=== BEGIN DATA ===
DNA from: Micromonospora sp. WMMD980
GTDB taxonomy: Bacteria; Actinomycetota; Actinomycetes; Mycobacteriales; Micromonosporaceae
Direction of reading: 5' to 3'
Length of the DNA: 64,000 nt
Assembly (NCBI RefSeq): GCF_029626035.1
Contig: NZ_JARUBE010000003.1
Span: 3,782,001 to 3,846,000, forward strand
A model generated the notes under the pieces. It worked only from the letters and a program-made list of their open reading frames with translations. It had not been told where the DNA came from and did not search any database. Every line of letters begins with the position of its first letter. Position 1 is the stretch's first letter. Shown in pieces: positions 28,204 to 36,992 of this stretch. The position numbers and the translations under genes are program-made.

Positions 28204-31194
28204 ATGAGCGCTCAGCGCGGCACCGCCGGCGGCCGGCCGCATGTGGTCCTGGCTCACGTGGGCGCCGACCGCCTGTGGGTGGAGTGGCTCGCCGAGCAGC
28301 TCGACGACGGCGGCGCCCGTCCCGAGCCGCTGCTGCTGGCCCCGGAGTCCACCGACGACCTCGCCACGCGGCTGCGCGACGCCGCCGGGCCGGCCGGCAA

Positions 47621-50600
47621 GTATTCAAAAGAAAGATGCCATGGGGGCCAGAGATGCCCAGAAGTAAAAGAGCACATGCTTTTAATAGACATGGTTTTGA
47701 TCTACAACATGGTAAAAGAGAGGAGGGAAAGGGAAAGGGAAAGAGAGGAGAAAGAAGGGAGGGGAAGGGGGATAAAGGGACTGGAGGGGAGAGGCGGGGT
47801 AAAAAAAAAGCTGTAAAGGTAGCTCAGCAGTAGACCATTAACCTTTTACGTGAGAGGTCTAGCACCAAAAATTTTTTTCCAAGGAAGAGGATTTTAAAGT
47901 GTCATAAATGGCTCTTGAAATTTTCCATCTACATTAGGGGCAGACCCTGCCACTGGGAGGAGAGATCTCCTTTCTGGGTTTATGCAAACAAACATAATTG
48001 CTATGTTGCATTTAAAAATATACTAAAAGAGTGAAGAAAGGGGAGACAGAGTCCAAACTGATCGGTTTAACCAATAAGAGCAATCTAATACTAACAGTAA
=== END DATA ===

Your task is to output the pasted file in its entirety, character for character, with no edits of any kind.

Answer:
DNA from: Micromonospora sp. WMMD980
GTDB taxonomy: Bacteria; Actinomycetota; Actinomycetes; Mycobacteriales; Micromonosporaceae
Direction of reading: 5' to 3'
Length of the DNA: 64,000 nt
Assembly (NCBI RefSeq): GCF_029626035.1
Contig: NZ_JARUBE010000003.1
Span: 3,782,001 to 3,846,000, forward strand
A model generated the notes under the pieces. It worked only from the letters and a program-made list of their open reading frames with translations. It had not been told where the DNA came from and did not search any database. Every line of letters begins with the position of its first letter. Position 1 is the stretch's first letter. Shown in pieces: positions 28,204 to 36,992 of this stretch. The position numbers and the translations under genes are program-made.

Positions 28204-31194
28204 ATGAGCGCTCAGCGCGGCACCGCCGGCGGCCGGCCGCATGTGGTCCTGGCTCACGTGGGCGCCGACCGCCTGTGGGTGGAGTGGCTCGCCGAGCAGC
28301 TCGACGACGGCGGCGCCCGTCCCGAGCCGCTGCTGCTGGCCCCGGAGTCCACCGACGACCTCGCCACGCGGCTGCGCGACGCCGCCGGGCCGGCCGGCAA

Positions 47621-50600
47621 GTATTCAAAAGAAAGATGCCATGGGGGCCAGAGATGCCCAGAAGTAAAAGAGCACATGCTTTTAATAGACATGGTTTTGA
47701 TCTACAACATGGTAAAAGAGAGGAGGGAAAGGGAAAGGGAAAGAGAGGAGAAAGAAGGGAGGGGAAGGGGGATAAAGGGACTGGAGGGGAGAGGCGGGGT
47801 AAAAAAAAAGCTGTAAAGGTAGCTCAGCAGTAGACCATTAACCTTTTACGTGAGAGGTCTAGCACCAAAAATTTTTTTCCAAGGAAGAGGATTTTAAAGT
47901 GTCATAAATGGCTCTTGAAATTTTCCATCTACATTAGGGGCAGACCCTGCCACTGGGAGGAGAGATCTCCTTTCTGGGTTTATGCAAACAAACATAATTG
48001 CTATGTTGCATTTAAAAATATACTAAAAGAGTGAAGAAAGGGGAGACAGAGTCCAAACTGATCGGTTTAACCAATAAGAGCAATCTAATACTAACAGTAA